Parents Corner


Stay tuned for excerpts and recommendations from featured PTSA Business Meeting speakers, book club recommendations, and helpful information and tools from the Parent Encouragement Program (PEP) on raising teenagers. 



Helping students stay organized

posted Aug 25, 2016, 7:10 PM by NBMS PTSA   [ updated Aug 25, 2016, 7:12 PM ]

Jackie Kelley, a professional organizer from Clearinghouse.com spoke on September 23, 2014, about the importance of helping students feel organized.  Strategies to help them included using planners, whiteboards with scheduling information, creating a “landing area” for kids to put stuff when they come home, setting up a launching area for morning ease as they leave.  

 

Ms. Kelley talked about getting kids to buy into organizational plans.  Some students might work well with a portable file box where they keep mid and long range planning projects.  Also keeping magazine holders for information in subjects that’s cumulative – like language or math, so when they clean out their folders they have an easy place to find past information. 

 

Ideas for managing family time: family calendar, whiteboard, Google calendar (can also be for chores), The Time Timer which helps kids visualize the passing of time.  Also promoted idea of family meetings where the family can review upcoming events and help can be sought at that point.

How to help your kids live a happy, healthy life

posted Aug 25, 2016, 7:05 PM by NBMS PTSA   [ updated Sep 7, 2016, 9:25 AM by Web Admin ]

On February 11, 2014, featured speaker Dr. Stefanie Gilbert discussed “How to Help your Kids live a Happy, Healthy Life.”  Dr. Gilbert talked about how every stage of life has problems that we must deal with, so it’s important to teach children how to cope with problems in general.  When we keep things inside, we get sick.  To ensure mental well-being, we need to talk.  Establishing rapport sets the stage for later discussions.  It might be easier to discuss things when walking side by side or with the lights out – try different strategies if face to face discussions are difficult.  Try to get kids to open up and withhold judgment as much as you can.  Try to keep them talking instead of reacting instinctively/emotionally.

 

If your child and you have a good rapport, they can come to you when a difficult situation arises.  The goal is to allow your child to figure out what they really think – instill within them that they have the power to help and understand themselves.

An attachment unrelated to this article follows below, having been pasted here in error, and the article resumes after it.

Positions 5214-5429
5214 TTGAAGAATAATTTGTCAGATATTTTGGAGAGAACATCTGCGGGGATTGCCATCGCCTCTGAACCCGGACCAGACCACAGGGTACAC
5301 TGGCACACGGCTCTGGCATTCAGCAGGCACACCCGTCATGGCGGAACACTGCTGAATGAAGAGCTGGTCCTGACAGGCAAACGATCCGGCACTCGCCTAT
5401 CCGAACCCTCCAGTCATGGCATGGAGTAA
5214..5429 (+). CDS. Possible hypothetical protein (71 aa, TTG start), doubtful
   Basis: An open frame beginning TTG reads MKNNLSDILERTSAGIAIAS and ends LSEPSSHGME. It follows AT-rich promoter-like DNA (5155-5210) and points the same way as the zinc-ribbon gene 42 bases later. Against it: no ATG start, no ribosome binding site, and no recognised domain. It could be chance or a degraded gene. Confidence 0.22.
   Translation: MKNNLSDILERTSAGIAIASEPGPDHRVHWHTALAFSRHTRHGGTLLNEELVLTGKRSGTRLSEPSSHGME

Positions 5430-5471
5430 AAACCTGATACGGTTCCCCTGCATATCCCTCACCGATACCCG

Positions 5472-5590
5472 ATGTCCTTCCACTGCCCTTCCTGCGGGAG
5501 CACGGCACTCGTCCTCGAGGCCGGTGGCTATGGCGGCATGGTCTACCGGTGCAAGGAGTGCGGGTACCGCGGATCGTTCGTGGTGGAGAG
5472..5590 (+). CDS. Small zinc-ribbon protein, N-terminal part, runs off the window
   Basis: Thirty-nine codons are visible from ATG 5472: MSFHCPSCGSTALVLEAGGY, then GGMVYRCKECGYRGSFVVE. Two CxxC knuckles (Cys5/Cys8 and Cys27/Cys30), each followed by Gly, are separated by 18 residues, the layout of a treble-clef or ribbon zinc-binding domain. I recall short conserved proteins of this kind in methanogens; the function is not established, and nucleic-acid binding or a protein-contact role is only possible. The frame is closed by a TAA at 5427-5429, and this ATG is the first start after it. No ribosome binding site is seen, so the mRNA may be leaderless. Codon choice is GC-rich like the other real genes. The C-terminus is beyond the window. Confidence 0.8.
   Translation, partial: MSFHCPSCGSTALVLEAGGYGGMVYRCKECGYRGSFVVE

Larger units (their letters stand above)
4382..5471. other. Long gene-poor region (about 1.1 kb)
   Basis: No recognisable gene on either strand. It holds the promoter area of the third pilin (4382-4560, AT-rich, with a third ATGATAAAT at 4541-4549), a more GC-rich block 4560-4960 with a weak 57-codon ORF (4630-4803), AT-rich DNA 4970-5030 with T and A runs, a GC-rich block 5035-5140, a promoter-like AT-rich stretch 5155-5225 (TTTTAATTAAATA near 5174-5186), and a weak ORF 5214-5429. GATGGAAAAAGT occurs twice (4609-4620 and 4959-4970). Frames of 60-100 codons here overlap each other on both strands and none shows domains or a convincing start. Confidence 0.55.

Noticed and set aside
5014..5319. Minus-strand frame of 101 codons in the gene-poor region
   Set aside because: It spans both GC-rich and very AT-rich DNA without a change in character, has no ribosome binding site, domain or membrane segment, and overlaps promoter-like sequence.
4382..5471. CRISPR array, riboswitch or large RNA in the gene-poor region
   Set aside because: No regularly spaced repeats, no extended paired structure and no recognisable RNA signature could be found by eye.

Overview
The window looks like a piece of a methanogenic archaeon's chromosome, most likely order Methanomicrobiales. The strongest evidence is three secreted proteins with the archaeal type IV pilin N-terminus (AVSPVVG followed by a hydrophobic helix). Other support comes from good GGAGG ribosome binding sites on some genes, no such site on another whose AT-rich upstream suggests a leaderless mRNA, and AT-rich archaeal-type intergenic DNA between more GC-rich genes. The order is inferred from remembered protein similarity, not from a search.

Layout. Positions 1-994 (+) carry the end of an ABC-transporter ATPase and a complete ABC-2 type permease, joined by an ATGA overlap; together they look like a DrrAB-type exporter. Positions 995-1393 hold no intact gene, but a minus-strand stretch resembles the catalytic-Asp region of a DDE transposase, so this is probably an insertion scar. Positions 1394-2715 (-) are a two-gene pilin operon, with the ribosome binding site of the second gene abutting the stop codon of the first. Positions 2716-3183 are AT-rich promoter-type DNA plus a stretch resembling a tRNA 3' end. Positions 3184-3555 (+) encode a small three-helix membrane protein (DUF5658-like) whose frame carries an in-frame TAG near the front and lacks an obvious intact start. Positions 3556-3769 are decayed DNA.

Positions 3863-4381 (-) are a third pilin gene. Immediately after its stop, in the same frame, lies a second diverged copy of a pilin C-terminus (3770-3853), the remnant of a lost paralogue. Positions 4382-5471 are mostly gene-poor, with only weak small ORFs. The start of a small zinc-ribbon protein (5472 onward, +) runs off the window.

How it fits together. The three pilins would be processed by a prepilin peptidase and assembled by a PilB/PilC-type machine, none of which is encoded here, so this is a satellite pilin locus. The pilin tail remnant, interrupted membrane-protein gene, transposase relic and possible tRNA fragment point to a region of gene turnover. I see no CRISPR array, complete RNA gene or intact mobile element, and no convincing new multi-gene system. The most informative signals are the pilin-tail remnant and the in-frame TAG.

Treat yourself, and teach them to treat themselves as you would a friend.  See handout which discusses this.

 

Perfectionism – many children feel that in order to be loveable/worthwhile they have to be perfect.  This is an unattainable standard.  Adults realize this but kids often feel this.  It’s essential to base love on things other than achievements.  We want our kids to do well but they need to know we love them beyond their accomplishments (examples – we love them bc they’re kind, special, no one else like them, etc.).  Resist the urge to compare – kids are already doing this and it is an unending cycle with no good to come of it.  ‘This is your journey and no one else’s.”

 

Decrease negative self-talk.  Cultivate yourself as your own best friend and teach your kids to do same. 

 

Thoughts come before feelings – feelings don’t come from nowhere.  When they are upset, focus on the thoughts that got them there (usually after and event).  Get them to see that they have power over those thoughts.  They are in charge of their brain and can decide what to focus on and can think about how they can change things/problem solve for future. 

 

Half of mental health is genetic, the other half is learned/environmental...  cultivating attitude of gratitude can help mental health.

People who are depressed have lower levels of self-compassion/self-kindness.